testimonials


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References in classic literature ?
Let us indulge in the belief that they will not only be free from all accusation of injustice to these unfortunate sons of nature, but that the testimonials of their acts of kindness and benevolence toward them will plead the cause of their virtues, as they are now authenticated by the record of history upon earth.
If my husband could only send his testimonials by the same post--with just a word in your name, Miss--it might turn the scale, as they say.
He brought home numberless prizes and testimonials of ability.
I was able to leave my situation voluntarily, with the testimonials that I had earned.
Volumes of letters and portfolios of testimonials, if you like
They were all unarmed, nor did they even wear any of those ornaments or feathers, which are considered testimonials of respect to the guest an Indian receives, as well as evidence of his own importance.
I assure you, Mr Clennam, I have received--hem--Testimonials in many ways, and of many degrees of value, and they have always been--ha-- unfortunately acceptable; but I never was more pleased than with this--ahem--this particular Testimonial.
It was not so much in deference to these strong testimonials to character, as in his restless casting about for any way or help towards the discovery on which he was concentrated, that Bradley Headstone replied: 'You needn't take offence.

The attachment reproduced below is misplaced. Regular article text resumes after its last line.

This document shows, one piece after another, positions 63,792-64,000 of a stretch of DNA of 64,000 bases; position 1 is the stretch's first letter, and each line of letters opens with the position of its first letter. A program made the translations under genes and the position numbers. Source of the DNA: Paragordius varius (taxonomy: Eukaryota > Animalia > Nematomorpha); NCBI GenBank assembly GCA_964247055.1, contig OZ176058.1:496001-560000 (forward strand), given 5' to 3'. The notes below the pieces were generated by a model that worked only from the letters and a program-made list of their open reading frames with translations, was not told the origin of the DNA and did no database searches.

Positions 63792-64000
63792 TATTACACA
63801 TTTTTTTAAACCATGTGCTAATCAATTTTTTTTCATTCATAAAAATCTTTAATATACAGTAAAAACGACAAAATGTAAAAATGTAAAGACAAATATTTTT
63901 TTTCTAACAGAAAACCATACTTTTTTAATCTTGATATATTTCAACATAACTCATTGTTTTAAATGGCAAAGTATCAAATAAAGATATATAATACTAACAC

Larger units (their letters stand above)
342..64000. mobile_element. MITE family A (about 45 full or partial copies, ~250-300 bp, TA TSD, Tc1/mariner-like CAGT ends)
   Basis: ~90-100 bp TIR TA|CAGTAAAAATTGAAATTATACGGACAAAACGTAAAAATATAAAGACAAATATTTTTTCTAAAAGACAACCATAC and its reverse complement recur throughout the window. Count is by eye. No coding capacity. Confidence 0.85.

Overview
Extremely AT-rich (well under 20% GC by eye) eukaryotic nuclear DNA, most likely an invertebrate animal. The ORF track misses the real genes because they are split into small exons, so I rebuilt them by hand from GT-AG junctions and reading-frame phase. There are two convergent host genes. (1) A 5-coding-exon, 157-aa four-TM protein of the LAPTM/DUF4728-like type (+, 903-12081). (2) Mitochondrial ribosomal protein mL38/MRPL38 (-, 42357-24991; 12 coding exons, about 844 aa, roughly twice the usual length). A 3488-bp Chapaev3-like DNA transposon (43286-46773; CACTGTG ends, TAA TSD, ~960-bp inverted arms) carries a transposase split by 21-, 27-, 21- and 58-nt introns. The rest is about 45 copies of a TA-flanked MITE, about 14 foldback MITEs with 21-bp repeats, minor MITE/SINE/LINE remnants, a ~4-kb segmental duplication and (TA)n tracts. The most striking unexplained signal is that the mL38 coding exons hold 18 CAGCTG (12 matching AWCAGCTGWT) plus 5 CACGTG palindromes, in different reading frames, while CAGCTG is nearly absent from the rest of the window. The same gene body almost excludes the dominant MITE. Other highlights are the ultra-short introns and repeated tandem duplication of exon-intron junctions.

He did not part without testimonials of gratitude for the service I had done him, and for my kindness to the prince, his father.
Grummer, as he headed the cavalcade, staff in hand; loud and long were the shouts raised by the unsoaped; and amidst these united testimonials of public approbation, the procession moved slowly and majestically along.
When she had brought all these testimonials of her important position in society to bear upon her young companion, Mrs Jarley rolled them up, and having put them carefully away, sat down again, and looked at the child in triumph.
It seemed monstrous to him that policemen and judges should esteem his word as nothing in comparison with the bartender's--poor Jurgis could not know that the owner of the saloon paid five dollars each week to the policeman alone for Sunday privileges and general favors-- nor that the pugilist bartender was one of the most trusted henchmen of the Democratic leader of the district, and had helped only a few months before to hustle out a record-breaking vote as a testimonial to the magistrate, who had been made the target of odious kid-gloved reformers.